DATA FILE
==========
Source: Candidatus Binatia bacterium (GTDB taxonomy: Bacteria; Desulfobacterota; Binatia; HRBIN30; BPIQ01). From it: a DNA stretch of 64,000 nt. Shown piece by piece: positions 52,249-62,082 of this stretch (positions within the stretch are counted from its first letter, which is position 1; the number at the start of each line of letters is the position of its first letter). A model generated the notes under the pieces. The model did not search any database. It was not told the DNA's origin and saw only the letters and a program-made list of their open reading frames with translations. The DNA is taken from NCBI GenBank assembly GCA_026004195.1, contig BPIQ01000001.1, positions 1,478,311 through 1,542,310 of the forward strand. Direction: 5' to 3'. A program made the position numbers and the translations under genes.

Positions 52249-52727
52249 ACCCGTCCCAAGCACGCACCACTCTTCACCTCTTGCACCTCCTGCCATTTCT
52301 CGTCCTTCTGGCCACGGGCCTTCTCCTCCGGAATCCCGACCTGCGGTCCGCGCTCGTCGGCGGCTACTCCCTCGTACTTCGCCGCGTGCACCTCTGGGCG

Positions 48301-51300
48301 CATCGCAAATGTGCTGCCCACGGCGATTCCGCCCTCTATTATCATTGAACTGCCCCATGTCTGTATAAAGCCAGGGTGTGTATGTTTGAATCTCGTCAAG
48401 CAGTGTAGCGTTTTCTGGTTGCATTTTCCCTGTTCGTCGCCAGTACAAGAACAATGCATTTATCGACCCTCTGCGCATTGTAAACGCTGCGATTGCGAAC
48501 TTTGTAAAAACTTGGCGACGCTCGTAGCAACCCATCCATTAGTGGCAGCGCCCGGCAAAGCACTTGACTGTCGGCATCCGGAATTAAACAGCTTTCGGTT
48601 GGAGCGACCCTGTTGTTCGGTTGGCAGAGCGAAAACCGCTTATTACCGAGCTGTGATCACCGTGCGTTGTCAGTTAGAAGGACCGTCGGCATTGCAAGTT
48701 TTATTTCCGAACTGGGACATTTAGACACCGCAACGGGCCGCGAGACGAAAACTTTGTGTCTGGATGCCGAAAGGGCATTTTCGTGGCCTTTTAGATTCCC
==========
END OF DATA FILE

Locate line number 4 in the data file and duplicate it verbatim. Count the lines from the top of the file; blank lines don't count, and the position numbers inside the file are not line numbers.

52301 CGTCCTTCTGGCCACGGGCCTTCTCCTCCGGAATCCCGACCTGCGGTCCGCGCTCGTCGGCGGCTACTCCCTCGTACTTCGCCGCGTGCACCTCTGGGCG